World players’ union FIFPro opens door to women for first time in 50-year history

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VANCOUVER, British Columbia – The world’s soccer players’ union announced on Friday a new initiative to include women’s players for membership.

FIFPro announced the opportunity for women’s players to gain direct membership to the organization for the first time in its 50-year history.

“Today we are here to announce that female players will always have somebody to go back to, and that is FIFPro,” FIFPro secretary general Theo van Seggelen said. “We think that it is an unbelievable challenge for the new generation of players, and also the current one.”

FIFPro aims to “usher in a new era of gender equality in world football…to secure the fundamental rights of female players,” the organization said in a statement. The use of artificial turf at the 2015 Women’s World Cup was a “tipping point” for FIFPro to get involved in the women’s game, said Caroline Johnsson, former Swedish international and head of FIFPro’s women’s committee.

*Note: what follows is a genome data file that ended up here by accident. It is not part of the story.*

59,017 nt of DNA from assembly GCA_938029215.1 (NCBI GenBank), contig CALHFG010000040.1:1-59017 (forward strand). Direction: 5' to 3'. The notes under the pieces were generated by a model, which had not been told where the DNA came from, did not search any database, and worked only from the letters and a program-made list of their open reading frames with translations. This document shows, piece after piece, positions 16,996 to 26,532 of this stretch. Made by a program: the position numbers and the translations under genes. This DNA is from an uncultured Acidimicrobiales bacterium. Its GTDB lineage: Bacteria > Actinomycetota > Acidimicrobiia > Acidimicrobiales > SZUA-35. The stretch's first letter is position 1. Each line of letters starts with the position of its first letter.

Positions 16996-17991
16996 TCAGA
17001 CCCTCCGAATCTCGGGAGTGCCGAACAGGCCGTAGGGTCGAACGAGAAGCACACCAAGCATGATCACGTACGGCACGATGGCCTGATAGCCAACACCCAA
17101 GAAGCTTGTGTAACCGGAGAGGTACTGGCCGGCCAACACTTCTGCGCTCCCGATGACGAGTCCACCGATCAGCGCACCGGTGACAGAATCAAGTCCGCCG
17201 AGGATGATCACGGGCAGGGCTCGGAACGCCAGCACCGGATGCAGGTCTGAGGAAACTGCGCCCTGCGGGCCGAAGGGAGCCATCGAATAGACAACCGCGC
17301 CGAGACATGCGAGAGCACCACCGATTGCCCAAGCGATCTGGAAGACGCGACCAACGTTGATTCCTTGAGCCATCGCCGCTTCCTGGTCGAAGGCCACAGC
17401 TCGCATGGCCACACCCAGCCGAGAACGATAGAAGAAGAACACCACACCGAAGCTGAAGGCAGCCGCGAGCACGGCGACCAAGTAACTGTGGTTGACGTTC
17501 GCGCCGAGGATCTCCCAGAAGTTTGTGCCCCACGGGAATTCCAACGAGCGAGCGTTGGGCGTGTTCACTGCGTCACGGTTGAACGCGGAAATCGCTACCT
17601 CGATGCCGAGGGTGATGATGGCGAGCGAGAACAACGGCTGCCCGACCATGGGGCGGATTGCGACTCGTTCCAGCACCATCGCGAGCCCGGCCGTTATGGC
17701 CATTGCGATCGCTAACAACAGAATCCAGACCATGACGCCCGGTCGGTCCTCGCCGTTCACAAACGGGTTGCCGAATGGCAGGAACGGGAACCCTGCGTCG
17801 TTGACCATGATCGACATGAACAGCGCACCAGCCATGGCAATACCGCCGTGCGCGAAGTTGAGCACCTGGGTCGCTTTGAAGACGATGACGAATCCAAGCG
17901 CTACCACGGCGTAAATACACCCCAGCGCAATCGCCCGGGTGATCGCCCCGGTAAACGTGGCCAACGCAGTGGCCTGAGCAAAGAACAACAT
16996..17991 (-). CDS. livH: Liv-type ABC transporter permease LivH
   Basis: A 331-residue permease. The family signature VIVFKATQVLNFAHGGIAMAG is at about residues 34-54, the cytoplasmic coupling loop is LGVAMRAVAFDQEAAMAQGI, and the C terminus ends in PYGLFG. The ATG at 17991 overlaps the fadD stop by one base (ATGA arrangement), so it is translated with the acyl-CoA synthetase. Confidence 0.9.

Present for the announcement was Spain captain Veronica Boquete, who has led a public charge for equality in Spain. Boquete and her 22 teammates from the 2015 World Cup team wrote an open letter asking for a coaching change and better support from the federation. Coach Ignacio Quereda has been in charge of Spain’s national team since its inception 27 years ago. Their situation is indicative of many around the world, she said.

“We are here today to defend players rights, to show our union the power that [it] gives us,” Boquete said.

“In our case, in women’s football, we have been [disrespected] so many times, and that has to stop,” she added.

FIFPro has established an advisory board that includes Boquete and Australia goalkeeper Lydia Williams, who was also present for the announcement. Canada goalkeeper Karina LeBlanc was present for the announcement alongside Nigeria’s and Hull City’s Sone Aluko, brother of English international Eniola Aluko.

Part of the representation for female players will include working with national federations and clubs directly to improve their standards and rights, van Seggelen and Johnsson said.